Originally posted by Dr. Davis on 2015-12-11
on the Wheat Belly Blog,
sourced from and currently found at: Infinite Health Blog.
PCM forum Index
of WB Blog articles.
Note: although the recipe and Virtue sweetener are still
available on the WFMF site, the Pancake Mix and Chocolate Chip Muffin Mix
have been discontinued there. See the Inner Circle site recipes for
HeartHawks’s Miracle Pancakes for One.
What to put on your Wheat Belly pancakes?
Pictured are the Chocolate Chip Pancakes from the Wheat-Free Market recipe you’ll find here. Wheat-Free Market has also just released its new Pancake Mix that is wheat/grain-free and made with healthy ingredients without the carb-overload of gluten-free pancake mixes. Recipes for other varieties of pancakes and waffles can be found in the Wheat Belly Cookbook and the Wheat Belly 30-Minute (or less!) Cookbook.
You’re licking your lips over some Wheat Belly Pancakes. Easy to make, tasty, with none of the health problems incurred by their grain-based counterparts. But what to put on top of them? Here are some ideas:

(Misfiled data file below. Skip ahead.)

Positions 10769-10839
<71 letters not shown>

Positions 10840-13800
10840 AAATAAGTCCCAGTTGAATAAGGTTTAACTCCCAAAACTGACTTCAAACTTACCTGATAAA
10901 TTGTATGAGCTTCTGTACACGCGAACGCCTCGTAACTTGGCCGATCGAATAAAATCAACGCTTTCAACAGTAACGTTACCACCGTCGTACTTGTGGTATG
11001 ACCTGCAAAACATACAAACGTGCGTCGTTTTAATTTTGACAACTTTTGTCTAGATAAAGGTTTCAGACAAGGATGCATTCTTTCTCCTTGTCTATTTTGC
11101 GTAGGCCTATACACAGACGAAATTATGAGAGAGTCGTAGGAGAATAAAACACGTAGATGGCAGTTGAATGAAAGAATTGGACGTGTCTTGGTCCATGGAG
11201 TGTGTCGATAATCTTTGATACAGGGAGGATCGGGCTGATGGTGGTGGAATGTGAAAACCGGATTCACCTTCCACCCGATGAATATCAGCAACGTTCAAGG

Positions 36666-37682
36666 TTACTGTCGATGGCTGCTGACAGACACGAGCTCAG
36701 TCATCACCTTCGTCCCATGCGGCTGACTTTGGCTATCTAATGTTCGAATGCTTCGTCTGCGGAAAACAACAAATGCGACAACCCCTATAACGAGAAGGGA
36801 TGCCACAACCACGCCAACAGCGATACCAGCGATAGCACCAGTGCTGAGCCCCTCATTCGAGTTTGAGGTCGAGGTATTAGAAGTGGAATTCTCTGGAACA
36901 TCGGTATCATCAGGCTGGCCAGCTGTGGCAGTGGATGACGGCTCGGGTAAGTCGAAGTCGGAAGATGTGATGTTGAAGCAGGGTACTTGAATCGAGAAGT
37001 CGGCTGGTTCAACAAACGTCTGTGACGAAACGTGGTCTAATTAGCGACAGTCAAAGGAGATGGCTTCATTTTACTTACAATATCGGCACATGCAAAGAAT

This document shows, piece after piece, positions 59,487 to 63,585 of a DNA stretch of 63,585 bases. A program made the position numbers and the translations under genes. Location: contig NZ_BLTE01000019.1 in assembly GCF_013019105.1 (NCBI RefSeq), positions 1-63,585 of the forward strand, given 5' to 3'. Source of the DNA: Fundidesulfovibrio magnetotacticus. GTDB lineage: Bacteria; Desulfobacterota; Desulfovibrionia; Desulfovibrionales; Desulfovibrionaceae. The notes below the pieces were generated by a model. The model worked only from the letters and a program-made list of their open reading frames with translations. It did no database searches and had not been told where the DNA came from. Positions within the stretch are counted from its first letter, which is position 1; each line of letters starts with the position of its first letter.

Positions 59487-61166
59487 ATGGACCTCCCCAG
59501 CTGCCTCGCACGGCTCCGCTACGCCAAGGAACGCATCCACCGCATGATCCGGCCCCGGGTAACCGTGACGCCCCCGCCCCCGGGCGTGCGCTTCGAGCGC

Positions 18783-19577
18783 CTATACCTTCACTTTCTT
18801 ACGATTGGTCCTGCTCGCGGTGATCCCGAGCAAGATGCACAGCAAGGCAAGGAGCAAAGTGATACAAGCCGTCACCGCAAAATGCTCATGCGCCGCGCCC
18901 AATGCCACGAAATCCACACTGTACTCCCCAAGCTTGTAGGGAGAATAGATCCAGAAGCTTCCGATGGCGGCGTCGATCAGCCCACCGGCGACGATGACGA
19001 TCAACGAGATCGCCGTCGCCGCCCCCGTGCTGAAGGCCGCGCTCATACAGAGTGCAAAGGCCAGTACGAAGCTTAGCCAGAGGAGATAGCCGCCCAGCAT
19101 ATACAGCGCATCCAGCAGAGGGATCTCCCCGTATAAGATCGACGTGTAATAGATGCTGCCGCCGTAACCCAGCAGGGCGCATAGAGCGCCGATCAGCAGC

Berries–either as is or with whipped cream. You can also puree them in your food chopper/processor to pour on top.
Berry syrup–Puree the berries, then sweeten with a safe sweetener such as pure liquid or powdered stevia, monkfruit, erythritol, or xylitol. (Wheat-Free Market’s sweetener, Virtue, is another good choice that is 4-times sweeter than sugar, allowing a little to go a long way.)
Butter–Some people just enjoy the flavor of butter on their pancakes, especially flavored pancakes like the Chocolate Chip Pancakes pictured above, or blueberry pancakes. Choose organic, whenever possible. Ironically, butter (and thereby ghee) are among the least problematic of dairy products, since they primarily consist of the healthiest component of dairy, the fat, while lowest in the most problematic component, the casein (beta A1) protein.
Yogurt–organic and unsweetened, of course, and full-fat (if you can find it, or make it yourself from organic full-fat milk). Likewise, unsweetened kefir works great, also. Yogurts and kefirs can also be made from coconut milk (canned); I included the basics of how to make them in the Wheat Belly Total Health book, but the process simply requires the same setup and cultures as you would use for dairy yogurt/kefir, though the fermentation process takes a bit longer.
Do you have any other favorites you like to top your pancakes or waffles with?